18 April 2014

Effort to protect farmworkers from sexual assault is gaining momentum

From the Coalition of Immokalee Workers blog:

“The Fair Food Program is a transformative, model program”

study conducted in 2010 found that 80% of farmworker women report that they have experienced sexual harassment on the job.  That number is incomprehensible, until you stop to think of the immense imbalance of power between workers and their employers that defines most farm labor jobs.  The near total dependence of many farmworkers on their bosses — for everything from employment to, in many cases, housing, transportation, and, in the case of guest workers, even their right to live and work in the country — is the kind of relationship that lends itself to abuse.  As a result, sexual harassment in the fields is effectively endemic, and has been for decades.
In one sector of the agricultural industry, though, that devastating story is starting to change, and two recent articles highlight the gains women farmworkers are seeing in the Florida tomato industry today thanks to the Fair Food Program (FFP).  In the words of the CIW’s Lupe Gonzalo, who worked for years in the tomato harvest before joining the CIW staff two years ago to help educate her fellow workers on their rights under the FFP, “When we arrive home at the end of the day, we can hug our children happily, knowing that we didn’t have to sell our dignity in the fields.  We brought it home with us.”

01 April 2014

National Latina Institute for Health takes the fight for women's health to the UN

Taking the Fight for Reproductive Justice to the United Nations...

"[There is a] health-care crisis—not only for the women in the [Rio Grande] Valley but for millions of other women in the country."

Ms. Foundation grantee the National Latina Institute for Health (NLIRH) recently traveled to Geneva to share their report: "Nuestra Salud, Nuestra Voz, Nuestro Texas: The Fight for Reproductive Health Care in the Rio Grande Valley." Lucy Felix,  field coordinator the NLIRH Texas Latina Advocacy Network/Red de AbogacĂ­a de Latinas de Texas, tells the story of her trip to deliver the report on RH Reality Check:

Every single day, I talk to Latinas and immigrant women across the Rio Grande Valley, listening to their stories, hearing about their families, and teaching them how to stay healthy. Last month, I had the opportunity of a lifetime. I was able to travel to Geneva with our allies from the Center for Reproductive Rights (CRR) and speak before the UN Human Rights Committee on behalf of all of the women in my Texas community who are suffering from a lack of reproductive health care. It was my opportunity to tell them everything I have heard and spotlight the urgency of this health-care crisis—not only for the women in the Valley but for millions of other women in the country.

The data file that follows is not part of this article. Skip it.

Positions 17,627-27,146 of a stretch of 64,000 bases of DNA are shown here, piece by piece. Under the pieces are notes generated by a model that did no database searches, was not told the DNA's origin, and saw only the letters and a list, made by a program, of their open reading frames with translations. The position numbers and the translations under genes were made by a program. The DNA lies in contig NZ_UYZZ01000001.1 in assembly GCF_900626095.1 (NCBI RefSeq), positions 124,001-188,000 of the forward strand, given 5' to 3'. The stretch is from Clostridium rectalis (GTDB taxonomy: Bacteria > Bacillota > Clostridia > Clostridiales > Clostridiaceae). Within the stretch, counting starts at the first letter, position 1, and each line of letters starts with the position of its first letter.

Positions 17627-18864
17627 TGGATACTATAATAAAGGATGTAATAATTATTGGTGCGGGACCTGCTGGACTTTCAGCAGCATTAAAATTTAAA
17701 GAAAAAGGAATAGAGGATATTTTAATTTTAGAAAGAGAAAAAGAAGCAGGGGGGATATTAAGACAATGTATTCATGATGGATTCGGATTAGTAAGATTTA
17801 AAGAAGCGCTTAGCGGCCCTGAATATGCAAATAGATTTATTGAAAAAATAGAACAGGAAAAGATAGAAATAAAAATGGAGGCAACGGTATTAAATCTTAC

Read the rest of Lucy's story.

14 March 2014

Ms. Foundation for Women Fellow Lindsay Rosenthal speaks out about child sexual abuse and girls in the juvenile justice system in today's New York Times (March 14, 2014). Responding to an article about access to health care for incarcerated people, Lindsay shines a light on the particular obstacles that girl in the juvenile justice system face -- especially those who are victims and survivors of child sexual abuse.

11 March 2014

Ms. Foundation for Women grantee the VERA Institute for Justice has published an important new report, "Sexual Abuse of Children with Disabilities: A National Snapshot."

Here is an excerpt:

Children with disabilities are three times more likely than children without them to be victims of sexual 
abuse, and the likelihood is even higher for children with certain types of disabilities, such as intellectual or mental health disabilities.

However, sexual abuse of children with disabilities has not garnered the attention of policymakers,